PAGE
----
Draft Projection- The Projection Project

Recently I saw The Projection Project’s post on their draft projection data , and I wanted to see the differences between their projection and the Central Scouting Service’s. There’s also some additional information about the TPP model that sheds some light on the logic behind draft projections.

There’s a more in depth explainer on the TPP site , but in short, this model uses data on past prospects to compile cohorts of players which are grouped using height and  NHLE points (a model that translates points from junior/college/european leagues into NHL points).

The first dashboard shows how the TPP and the Central Scouting models agree on which prospects should be highly rated, but then they diverge after the fairly obvious characters. TPP vs. CSS What’s interesting is that the two models rank centers fairly similar, while they diverge significantly on wingers and defensemen.

The second chart focuses on which prospects are favored by which model.

TPP vs. CSS 2 The function here is simply (TPP Model Rank # – CSS Model Rank).  Players with negative numbers (like Mitchell Stephens) are more favored by the TPP model, while players with positive numbers (Kevin Stenlund) are favored by the CSS model.

This chart just shows the height and weight of each player on a scatter plot. I don’t think it tells us anything particularly, but it’s fun to look at.

HeightWeight 1

This chart shows the average height and weight for each position. The height doesn’t vary across the positions, but we can see that defensemen are clearly the heaviest position.  There’s probably some prior selection bias happening here, going back to which player was bigger in a youth league.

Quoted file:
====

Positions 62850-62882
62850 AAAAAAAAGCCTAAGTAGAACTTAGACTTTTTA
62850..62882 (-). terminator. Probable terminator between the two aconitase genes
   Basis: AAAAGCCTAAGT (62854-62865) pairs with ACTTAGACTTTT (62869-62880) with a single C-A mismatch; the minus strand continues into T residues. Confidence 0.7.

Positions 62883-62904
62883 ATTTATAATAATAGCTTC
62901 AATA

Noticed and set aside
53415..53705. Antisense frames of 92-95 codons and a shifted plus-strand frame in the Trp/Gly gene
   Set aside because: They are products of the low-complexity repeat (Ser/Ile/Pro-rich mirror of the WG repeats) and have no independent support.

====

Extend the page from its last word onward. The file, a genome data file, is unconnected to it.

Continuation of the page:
HeightWeight 2

This is my favorite chart of the bunch.  It’s clear that as the size of a player’s cohort increases, the probability of that player becoming an NHL player decreases. Cohort Size

This may be counter intuitive, since usually the larger sample size is better. However, players like McDavid and Eichel are rare (generational?) talents, so there are very few comparable players in their cohorts.  The players with large cohorts are likely to be run-of-the-mill talents with nothing to separate them from their peers.

MoneyPuck, who’s PCS draft model I hope to address soon, sees the same phenomenon in that model.

The last chart shows what types of past prospects a player’s cohort is composed of.

Cohort Composition You can see that the players with the largest probability of turning into an NHL player are on the bottom right of the chart (the size of the bubble is the indicator there). That is because their cohorts are made up of more players that turned into NHL players.


I had some fun looking through the TPP data, and I hope you learned something about how projecting NHL talent can be done. Thanks for reading.

2014-15 Playoffs- Running Totals

I recently read the @JapersRink season recap for Alex Ovechkin. The quote that stood out to me:

Interesting Stat : Despite not having played a game in nearly a month, Ovechkin still leads all skaters in shot attempts this playoff season…

While this is not technically true anymore, I wanted to see how that looked, and if there are any other interesting things to be found in the playoff data. There are a couple preset measures you can choose from, including Corsi, TOI, and Goals.  I’ll probably add some more as they come to me.

Data from War-On-Ice